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  • Jennifer M Mueller-Phillips
    The Effects of Prior Manager-Auditor Affiliation and PCAOB...
    research summary posted November 15, 2016 by Jennifer M Mueller-Phillips, tagged 13.0 Governance, 13.06 Board/Audit Committee Processes 
    Title:
    The Effects of Prior Manager-Auditor Affiliation and PCAOB Inspection Reports on Audit Committee Members’ Auditor Recommendations
    Practical Implications:

    This paper provides evidence indicating that audit committee members recognize the potentially harmful effects of a manager-auditor relationship on auditor independence. It also supplies insight into the audit committee’s auditor selection and audit quality assessment process. 

    Citation:

    Abbott, L. J. V. L. Brown and J. L. Higgs. 2016. The Effects of Prior Manager-Auditor Affiliation and PCAOB Inspection Reports on Audit Committee Members’ Auditor Recommendations.  Behavioral Research in Accounting 28 (1): 1-14. 

    Keywords:
    audit committees, auditor selection, PCAOB auditor inspections, audit affiliation and audit quality.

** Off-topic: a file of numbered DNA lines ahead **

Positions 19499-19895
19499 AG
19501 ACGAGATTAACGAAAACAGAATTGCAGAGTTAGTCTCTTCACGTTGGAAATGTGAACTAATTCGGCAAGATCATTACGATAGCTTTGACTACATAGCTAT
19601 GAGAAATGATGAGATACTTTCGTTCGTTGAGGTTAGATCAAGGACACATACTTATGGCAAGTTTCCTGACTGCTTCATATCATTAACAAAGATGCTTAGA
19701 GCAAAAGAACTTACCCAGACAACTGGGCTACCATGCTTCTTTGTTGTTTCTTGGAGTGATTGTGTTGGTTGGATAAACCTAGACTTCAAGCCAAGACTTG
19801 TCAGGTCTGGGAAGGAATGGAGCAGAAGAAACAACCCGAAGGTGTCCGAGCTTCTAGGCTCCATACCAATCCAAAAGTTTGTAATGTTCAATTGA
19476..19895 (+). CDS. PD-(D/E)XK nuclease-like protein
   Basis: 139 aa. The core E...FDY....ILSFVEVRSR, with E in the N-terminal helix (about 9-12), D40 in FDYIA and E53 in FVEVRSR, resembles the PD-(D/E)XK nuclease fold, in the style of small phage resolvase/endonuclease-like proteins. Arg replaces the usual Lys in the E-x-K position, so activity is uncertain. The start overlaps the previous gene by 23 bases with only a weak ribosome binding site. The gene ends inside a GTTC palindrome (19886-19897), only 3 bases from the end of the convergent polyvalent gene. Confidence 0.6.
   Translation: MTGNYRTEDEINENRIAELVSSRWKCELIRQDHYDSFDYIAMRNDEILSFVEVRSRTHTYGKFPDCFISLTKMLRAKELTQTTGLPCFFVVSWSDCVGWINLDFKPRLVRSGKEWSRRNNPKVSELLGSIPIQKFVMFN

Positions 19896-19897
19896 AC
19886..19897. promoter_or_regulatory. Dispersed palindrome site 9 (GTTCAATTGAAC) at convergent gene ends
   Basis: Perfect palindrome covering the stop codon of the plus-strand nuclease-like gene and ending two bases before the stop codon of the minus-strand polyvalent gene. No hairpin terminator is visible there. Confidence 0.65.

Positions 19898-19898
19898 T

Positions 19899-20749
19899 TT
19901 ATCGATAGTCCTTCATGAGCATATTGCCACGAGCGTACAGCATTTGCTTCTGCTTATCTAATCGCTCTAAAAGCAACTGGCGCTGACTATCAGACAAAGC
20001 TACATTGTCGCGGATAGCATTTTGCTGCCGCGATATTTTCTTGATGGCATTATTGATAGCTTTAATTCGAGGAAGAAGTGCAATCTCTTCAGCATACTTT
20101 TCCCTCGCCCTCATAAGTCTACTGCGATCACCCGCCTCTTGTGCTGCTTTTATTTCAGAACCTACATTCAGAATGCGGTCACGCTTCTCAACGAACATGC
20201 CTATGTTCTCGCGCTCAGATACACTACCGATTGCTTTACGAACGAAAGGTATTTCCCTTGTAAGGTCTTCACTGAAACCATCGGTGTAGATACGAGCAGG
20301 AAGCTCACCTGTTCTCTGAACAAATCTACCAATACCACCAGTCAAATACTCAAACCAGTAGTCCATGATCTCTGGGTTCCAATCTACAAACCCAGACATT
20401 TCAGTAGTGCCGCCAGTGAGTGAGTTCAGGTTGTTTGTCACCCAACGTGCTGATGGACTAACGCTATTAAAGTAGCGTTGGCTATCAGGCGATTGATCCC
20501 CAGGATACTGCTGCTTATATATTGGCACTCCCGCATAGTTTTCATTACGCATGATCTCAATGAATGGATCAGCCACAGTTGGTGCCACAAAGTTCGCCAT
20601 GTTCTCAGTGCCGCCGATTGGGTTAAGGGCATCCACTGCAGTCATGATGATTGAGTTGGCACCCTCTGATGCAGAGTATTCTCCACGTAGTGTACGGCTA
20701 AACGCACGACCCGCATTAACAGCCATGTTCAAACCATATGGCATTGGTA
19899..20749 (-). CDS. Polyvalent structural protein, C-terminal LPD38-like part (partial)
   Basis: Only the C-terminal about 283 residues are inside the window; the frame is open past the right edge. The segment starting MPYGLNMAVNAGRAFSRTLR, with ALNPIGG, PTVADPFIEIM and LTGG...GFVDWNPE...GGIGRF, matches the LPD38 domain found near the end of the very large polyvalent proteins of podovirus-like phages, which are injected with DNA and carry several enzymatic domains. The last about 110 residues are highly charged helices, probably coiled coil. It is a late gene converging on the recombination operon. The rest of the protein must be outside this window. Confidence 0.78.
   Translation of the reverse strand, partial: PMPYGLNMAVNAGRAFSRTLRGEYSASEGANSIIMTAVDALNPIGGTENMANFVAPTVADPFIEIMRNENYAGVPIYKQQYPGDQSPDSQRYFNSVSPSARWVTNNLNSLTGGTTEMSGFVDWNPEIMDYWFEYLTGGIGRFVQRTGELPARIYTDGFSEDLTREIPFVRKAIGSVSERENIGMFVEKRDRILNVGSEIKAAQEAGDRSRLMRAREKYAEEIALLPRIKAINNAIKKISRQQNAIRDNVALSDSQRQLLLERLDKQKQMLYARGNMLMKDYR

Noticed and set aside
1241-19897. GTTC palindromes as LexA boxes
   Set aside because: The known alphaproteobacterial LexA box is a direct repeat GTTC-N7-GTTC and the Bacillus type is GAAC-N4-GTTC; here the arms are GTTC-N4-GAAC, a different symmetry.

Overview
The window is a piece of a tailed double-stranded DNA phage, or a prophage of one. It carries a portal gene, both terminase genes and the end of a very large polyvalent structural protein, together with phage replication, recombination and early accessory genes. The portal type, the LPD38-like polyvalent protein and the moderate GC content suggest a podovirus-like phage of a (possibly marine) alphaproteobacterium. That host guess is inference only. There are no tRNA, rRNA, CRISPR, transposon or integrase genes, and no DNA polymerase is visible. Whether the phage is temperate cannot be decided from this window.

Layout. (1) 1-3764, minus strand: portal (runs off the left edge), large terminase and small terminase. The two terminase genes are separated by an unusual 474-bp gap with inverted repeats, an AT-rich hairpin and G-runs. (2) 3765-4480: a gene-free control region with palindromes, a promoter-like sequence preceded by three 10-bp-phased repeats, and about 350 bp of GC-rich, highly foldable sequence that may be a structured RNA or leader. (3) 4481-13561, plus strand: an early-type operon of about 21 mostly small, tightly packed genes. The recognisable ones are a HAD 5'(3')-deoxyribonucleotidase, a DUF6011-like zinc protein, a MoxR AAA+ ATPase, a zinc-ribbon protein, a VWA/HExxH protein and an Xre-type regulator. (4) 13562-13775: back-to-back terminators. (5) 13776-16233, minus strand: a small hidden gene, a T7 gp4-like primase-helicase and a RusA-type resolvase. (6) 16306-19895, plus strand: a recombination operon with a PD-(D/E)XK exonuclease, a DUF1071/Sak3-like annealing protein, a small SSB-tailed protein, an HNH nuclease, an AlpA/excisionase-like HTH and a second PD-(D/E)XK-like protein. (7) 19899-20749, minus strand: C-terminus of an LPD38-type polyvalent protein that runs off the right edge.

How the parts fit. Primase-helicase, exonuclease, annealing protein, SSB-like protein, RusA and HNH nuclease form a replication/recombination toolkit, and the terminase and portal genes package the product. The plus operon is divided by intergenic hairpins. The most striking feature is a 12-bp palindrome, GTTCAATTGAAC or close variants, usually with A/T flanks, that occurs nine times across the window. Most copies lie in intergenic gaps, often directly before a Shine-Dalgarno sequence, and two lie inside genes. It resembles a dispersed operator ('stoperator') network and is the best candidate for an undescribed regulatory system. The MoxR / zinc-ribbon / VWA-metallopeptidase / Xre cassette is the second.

Purpose of the Study:

    The authors of this paper investigated the extent to which audit committee members utilize Public Company Accounting Oversight Board (PCAOB) inspection reports and consider a prior manager-auditor affiliation in their auditor selection decisions when management has recommended an auditor. The audit committee is directly responsible for the appointment, compensation, an oversight of the external auditor. When performing this duty, audit committees are to annually assess the auditor’s qualifications, independence, and performance and to avail themselves of any information sources necessary to make that assessment. It is likely that audit committees utilize PCAOB inspection reports to assess auditor performance. Prior archival research has only examined the use of PCAOB reports indirectly, and the results were hampered by the confounding effects of auditor brand name, auditor switching costs, and attempts by the auditor to de-emphasize the PCAOB’s report findings. This behavioral setting has a unique benefit by eliminating these confounding effects, providing direct evidence about whether audit committee members find PCAOB inspection reports useful in the context of the auditor selection decision.